Whenever there is a call to courage, there will be anxiety - every time. That’s what makes it brave. This is why challenging things, brave things, important things will often drive anxiety. 

At these times - when they are safe, but doing something hard - the feelings that come with anxiety will be enough to drive avoidance. When it is avoidance of a threat, that’s important. That’s anxiety doing it’s job. But when the avoidance is in response to things that are important, brave, meaningful, that avoidance only serves to confirm the deficiency story. This is when we want to support them to take tiny steps towards that brave thing. It doesn’t have to happen all at once.l and it doesn’t matter how long it takes. Brave is about being able to handle the discomfort of anxiety enough to do the important, challenging thing. It’s built in tiny steps, one after the other. 

We don’t have to get rid of their anxiety and neither do they. They can feel anxious, and do brave. At these times (safe, but scary) they need us to take a posture of validation and confidence. ‘I believe you, and I believe in you.’ ‘I know this feels big, and I know you can handle it.’ 

What we’re saying is we know they can handle the discomfort of anxiety. They don’t have to handle it well, and they don’t have to handle it for too long. Handling it is handling it, and that’s the substance of ‘brave’. 

Being brave isn’t about doing the brave thing, but about being able to handle the discomfort of the anxiety that comes with that. And if they’ve done that today, at all, or for a moment longer than yesterday, then they’ve been brave today. It doesn’t matter how messy it was or how small it was. Let them see their brave through your eyes.‘That was big for you wasn’t it. And you did it. You felt anxious, and you stayed with it. That’s what being brave is all about.’♥️
A relationally unsafe (emotionally unsafe) environment can cause as much breakage as as a physically unsafe one. 

The brain’s priority will always be safety, so if a person or environment doesn’t feel emotionally safe, we might see big behaviour, avoidance, or reduced learning. In this case, it isn’t the child that’s broken. It’s the environment.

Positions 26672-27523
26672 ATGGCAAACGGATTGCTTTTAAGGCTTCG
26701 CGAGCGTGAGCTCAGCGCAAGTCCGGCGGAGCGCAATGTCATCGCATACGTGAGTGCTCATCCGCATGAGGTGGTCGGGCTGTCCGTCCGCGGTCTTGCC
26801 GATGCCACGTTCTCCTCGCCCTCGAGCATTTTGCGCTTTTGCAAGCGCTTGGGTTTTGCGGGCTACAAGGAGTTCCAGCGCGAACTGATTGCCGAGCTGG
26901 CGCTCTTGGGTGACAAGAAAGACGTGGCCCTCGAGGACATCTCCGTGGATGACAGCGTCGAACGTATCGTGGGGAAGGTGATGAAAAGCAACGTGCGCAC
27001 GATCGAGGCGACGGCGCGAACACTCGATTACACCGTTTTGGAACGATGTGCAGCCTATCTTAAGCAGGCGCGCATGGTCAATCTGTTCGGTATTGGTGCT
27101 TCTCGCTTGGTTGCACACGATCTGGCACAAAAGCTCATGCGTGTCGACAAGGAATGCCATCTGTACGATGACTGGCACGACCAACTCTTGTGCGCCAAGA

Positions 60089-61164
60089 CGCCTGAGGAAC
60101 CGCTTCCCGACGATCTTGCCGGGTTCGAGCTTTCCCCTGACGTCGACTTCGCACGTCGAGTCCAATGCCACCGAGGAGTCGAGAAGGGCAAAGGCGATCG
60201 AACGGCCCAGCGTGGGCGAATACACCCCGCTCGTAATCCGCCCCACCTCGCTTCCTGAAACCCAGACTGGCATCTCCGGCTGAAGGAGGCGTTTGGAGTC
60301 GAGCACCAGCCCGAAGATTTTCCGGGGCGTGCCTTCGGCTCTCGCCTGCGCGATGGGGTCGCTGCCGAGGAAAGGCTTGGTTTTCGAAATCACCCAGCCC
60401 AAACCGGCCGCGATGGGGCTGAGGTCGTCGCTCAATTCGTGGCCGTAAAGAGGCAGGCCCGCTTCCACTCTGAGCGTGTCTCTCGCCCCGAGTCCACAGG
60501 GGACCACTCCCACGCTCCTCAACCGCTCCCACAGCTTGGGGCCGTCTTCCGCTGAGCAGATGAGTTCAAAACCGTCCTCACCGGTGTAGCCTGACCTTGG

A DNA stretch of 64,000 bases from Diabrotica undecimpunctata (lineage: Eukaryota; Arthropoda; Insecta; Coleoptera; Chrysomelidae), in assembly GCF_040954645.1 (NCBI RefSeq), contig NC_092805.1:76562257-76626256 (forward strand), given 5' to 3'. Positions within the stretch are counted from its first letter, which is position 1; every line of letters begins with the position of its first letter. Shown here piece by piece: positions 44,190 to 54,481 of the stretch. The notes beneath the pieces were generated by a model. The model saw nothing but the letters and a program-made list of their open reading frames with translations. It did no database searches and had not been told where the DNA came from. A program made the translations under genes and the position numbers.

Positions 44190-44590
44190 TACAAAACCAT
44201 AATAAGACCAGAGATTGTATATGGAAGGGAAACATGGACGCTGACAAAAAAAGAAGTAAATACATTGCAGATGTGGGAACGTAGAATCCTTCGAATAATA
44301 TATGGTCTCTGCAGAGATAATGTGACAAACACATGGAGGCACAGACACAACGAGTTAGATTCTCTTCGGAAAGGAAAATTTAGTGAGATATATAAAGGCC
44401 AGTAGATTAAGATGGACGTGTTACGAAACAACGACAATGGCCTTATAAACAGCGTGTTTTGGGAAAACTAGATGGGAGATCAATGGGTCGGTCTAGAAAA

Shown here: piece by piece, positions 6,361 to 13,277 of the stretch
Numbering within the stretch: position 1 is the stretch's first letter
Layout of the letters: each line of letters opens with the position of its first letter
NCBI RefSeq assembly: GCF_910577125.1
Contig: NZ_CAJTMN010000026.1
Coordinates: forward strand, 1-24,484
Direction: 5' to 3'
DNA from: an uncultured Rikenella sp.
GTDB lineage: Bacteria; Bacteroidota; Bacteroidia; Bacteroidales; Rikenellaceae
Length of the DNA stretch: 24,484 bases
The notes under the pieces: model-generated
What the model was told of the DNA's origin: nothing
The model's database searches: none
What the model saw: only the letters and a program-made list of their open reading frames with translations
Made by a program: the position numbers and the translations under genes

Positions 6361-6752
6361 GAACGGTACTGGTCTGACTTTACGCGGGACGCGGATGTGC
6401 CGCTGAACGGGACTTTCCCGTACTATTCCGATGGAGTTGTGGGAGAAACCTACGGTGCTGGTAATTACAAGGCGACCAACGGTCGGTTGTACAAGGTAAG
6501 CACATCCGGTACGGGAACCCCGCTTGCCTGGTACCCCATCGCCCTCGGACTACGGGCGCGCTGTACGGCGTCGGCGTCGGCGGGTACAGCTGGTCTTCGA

But here’s the thing, just because a child doesn’t feel safe, doesn’t mean the person or environment isn’t safe. What it means is that there aren’t enough signals of safety - yet, and there’s a little more work to do to build this. ‘Safety’ isn’t about what is actually safe or not, it’s about what the brain perceives. Children might have the safest, warmest, most loving adult in front of them, but that doesn’t mean they’ll feel safe. This is when we have to look at how we might extend bigger cues of warmth, welcome, inclusiveness, and what we can do (or what roles or responsibilities can we give them) to help them feel valued and needed. This might take time, and that’s okay. Children aren’t meant to feel safe with every adult in front of them, so sometimes what they need most is our patience and understanding as we continue to build this. 

This is the way it works for all of us, everywhere. None of us will be able to give our best or do our best if we don’t feel welcome, liked, valued, and free from hostility, humiliation or judgement. 

This is especially important for our schools. A brain that doesn’t feel safe can’t learn. For schools to be places of learning, they first have to be places of relationship. Before we focus too sharply on learning support and behaviour management, we first have to focus on felt sense of safety support. The most powerful way to do this is through relationship. Teachers who do this are magic-makers. They show a phenomenal capacity to expand a child’s capacity to learn, calm big behaviour, and open up a child’s world. But relationships take time, and felt safety takes time. The time it takes for this to happen is all part of the process. It’s not a waste of time, it’s the most important use of it.♥️